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BBH 310: Research Strategies for Studying Biobehavioral Health

Dr. Penelope Morrison

What is an Annotated Bibliography?

An annotated bibliography is a list of the research you have used to inform your study and includes full citations for each source as well as a paragraph after each citation that describes and evaluates each source. The format should look like an APA style References page,  but with a paragraph after each citation. 

The purpose is to document the scholarly conversation that is underlying your research project. It is the perfect stepping stone to writing your literature review. 

Tips for Writing Your Annotated Bibliography

  • As you read each article, highlight or take notes on the main points.
  • Do not repeat any information from the citation. 
  • Use the third person (don't use "I").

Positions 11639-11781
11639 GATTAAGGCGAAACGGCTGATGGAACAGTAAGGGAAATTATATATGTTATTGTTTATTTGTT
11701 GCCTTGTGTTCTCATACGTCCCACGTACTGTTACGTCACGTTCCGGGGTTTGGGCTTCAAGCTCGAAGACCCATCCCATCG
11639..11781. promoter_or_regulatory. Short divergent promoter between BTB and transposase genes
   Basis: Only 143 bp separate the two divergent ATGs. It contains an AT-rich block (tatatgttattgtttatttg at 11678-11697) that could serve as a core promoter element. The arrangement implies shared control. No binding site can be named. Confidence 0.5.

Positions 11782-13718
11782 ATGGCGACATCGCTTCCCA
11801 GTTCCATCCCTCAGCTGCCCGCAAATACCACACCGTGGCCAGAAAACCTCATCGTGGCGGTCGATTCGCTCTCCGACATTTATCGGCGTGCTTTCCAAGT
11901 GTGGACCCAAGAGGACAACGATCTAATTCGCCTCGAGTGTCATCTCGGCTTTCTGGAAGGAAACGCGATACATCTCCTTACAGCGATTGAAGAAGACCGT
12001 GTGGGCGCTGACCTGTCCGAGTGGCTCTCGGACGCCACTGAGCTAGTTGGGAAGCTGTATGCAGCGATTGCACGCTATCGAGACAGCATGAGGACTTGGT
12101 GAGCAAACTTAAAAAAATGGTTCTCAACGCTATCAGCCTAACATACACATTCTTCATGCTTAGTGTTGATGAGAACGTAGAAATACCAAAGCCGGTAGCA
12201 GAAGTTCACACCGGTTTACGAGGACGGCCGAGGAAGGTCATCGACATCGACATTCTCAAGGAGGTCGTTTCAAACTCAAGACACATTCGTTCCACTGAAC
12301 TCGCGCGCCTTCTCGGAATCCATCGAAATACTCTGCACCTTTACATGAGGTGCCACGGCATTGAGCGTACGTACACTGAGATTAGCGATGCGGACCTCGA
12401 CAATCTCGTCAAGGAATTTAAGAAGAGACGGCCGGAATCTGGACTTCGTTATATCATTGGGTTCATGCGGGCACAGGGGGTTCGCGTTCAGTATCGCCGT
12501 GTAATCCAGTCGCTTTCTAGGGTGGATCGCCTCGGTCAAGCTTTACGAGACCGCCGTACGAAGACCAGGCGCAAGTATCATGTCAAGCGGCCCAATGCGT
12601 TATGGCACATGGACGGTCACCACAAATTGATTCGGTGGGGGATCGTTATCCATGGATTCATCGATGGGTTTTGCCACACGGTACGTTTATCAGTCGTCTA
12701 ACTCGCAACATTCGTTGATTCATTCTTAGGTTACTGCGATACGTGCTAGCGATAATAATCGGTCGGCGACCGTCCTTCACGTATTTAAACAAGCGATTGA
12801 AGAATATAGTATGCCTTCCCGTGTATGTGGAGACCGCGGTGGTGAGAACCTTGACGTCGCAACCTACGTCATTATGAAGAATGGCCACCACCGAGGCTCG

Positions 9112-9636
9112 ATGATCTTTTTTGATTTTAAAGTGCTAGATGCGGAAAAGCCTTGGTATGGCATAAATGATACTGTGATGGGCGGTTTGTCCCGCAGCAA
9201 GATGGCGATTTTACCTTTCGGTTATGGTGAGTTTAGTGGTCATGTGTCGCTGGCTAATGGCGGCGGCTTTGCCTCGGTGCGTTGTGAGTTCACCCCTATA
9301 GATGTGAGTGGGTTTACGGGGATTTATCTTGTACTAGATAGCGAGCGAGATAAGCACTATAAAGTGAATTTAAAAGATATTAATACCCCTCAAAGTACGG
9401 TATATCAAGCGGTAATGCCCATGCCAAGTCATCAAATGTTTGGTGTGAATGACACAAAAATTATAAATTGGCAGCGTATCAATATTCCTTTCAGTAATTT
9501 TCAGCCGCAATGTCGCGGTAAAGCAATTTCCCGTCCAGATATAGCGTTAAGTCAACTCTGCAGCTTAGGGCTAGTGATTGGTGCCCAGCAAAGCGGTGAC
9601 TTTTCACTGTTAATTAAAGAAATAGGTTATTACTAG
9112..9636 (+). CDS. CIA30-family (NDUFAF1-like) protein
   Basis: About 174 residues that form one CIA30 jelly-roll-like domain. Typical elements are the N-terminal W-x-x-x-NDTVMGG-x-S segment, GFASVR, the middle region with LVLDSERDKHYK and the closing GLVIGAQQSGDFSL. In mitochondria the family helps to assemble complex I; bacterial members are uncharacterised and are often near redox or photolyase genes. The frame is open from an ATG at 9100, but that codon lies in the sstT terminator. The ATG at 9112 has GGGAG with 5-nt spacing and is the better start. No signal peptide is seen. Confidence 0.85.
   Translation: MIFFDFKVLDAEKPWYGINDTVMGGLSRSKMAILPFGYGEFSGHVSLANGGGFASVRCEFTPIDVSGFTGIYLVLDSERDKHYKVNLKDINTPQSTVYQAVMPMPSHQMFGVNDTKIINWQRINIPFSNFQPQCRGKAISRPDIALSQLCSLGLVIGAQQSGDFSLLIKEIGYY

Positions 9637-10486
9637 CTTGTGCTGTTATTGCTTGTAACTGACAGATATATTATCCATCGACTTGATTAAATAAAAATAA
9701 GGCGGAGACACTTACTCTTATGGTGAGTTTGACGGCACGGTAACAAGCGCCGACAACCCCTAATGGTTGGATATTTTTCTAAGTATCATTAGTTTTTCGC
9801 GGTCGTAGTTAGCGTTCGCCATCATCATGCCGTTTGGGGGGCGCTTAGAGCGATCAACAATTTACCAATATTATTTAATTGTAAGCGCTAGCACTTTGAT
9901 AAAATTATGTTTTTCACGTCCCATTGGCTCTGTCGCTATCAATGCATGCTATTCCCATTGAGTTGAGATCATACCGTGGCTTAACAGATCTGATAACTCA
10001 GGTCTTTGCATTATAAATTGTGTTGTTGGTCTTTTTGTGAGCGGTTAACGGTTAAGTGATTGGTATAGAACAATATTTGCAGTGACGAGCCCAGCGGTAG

• Paraphrase instead of quoting; shows understanding on your part and keeps it brief. 

Your annotation should do the following:

  • ​summarize the main points of the article and explain the methodology
  • evaluate the methodology behind the study 
  • reflect on the relationship of the article to other studies in your bibliography or the relevance of the article to your study

Abstract vs. Annotation

An abstract is merely a summary and can often be found at the beginning of the article in the journal where it appeared.

An annotation begins with a summary but concludes with comments evaluating the article's methodology and putting it in conversation with the other works on the bibliography. 

WARNING: Do NOT copy and paste the abstract that was found in the journal into your annotation. You must summarize the article in your own words.